Google, as if daring the U.S. government to break it up, is eyeing another massive section of the U.S. economy for a business venture: banking. 

While this latest move might draw regulators’ attention, it will also be watched by so-called neobanks, the all-digital financial institutions spreading around the world, like Chime in the U.S. and Revolut  and Monzo in the U.K. Digital banks’ customer gains have drawn the attention of big financial institutions like HSBC and RBS, which have responded  with their own online services. 

The company is partnering with Citigroup and a local credit union at Stanford University for its initiative, which initially involves providing checking accounts, according to the Wall Street Journal.

Google operates in healthcare, phones, laptops, drones, Artificial Intelligence, quantum computing, advertising and oh yeah, it does search as well. Both the U.S. Justice Department and a House of Representatives committee have inquiries concerning parent company Alphabet’s activities, and state attorneys general led by Texas are also probing the company to see if it has broken antitrust law.

Google has been fined about $9 billion in recent years by the European Commission for abusing its market dominance to harm smaller players. Among practices the EC investigated is the anticompetitive nature of Google’s bundling of new products into advertising, search and mobility offerings.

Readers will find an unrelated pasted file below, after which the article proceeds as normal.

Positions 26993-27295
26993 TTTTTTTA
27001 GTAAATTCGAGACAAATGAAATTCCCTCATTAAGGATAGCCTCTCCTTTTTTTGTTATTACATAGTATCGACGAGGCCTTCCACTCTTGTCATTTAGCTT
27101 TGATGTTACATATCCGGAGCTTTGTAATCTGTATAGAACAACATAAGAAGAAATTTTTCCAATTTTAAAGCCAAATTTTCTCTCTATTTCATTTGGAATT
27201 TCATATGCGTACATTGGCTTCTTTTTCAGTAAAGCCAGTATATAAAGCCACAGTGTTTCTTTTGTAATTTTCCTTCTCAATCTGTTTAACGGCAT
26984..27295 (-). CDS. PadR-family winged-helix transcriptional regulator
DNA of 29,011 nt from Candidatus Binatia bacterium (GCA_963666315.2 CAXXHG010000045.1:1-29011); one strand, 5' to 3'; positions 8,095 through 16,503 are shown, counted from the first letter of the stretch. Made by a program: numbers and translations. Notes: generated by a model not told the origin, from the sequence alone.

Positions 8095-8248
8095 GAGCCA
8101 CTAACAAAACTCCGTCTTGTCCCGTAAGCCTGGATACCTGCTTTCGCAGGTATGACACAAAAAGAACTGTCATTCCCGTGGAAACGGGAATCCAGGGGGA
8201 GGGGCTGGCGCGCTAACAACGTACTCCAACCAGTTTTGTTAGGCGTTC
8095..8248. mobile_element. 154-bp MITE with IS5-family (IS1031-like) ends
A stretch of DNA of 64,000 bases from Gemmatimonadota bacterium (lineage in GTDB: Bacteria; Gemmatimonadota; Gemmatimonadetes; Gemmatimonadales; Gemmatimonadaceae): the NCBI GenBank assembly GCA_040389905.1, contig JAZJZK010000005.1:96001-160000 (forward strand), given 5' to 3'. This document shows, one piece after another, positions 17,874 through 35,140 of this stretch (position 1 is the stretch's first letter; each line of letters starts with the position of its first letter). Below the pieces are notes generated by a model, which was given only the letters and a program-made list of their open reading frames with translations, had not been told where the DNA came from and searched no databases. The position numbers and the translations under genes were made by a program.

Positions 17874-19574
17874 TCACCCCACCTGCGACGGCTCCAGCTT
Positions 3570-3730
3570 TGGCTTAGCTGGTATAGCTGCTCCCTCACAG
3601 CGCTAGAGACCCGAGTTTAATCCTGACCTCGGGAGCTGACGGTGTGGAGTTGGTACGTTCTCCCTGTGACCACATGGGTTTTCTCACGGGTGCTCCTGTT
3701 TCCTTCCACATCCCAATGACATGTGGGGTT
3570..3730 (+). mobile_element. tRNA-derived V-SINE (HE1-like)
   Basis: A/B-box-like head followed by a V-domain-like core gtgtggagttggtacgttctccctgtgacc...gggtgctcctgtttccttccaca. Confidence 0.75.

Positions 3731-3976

A move into finance is hard for Google to ignore following initiatives by tech-dominating rivals Facebook and Apple — neither of which have gone off without hitches. Google is apparently taking measures to avoid controversy. Google won’t be the main brand on the account, and Citigroup will handle compliance and other tasks, the WSJ said, citing executive Caesar Sengupta. 

While checking accounts may not be among the more exciting financial services offered — the average U.S. checking account held $4,500 in 2016, according to the Federal Reserve — the WSJ noted they contain just what an A.I.-intensive, data-mining, algorithm-employing firm like Google would savor: “a treasure trove of information, including how much money people make, where they shop and what bills they pay.”

  • The initiative’s clever codename? Cache.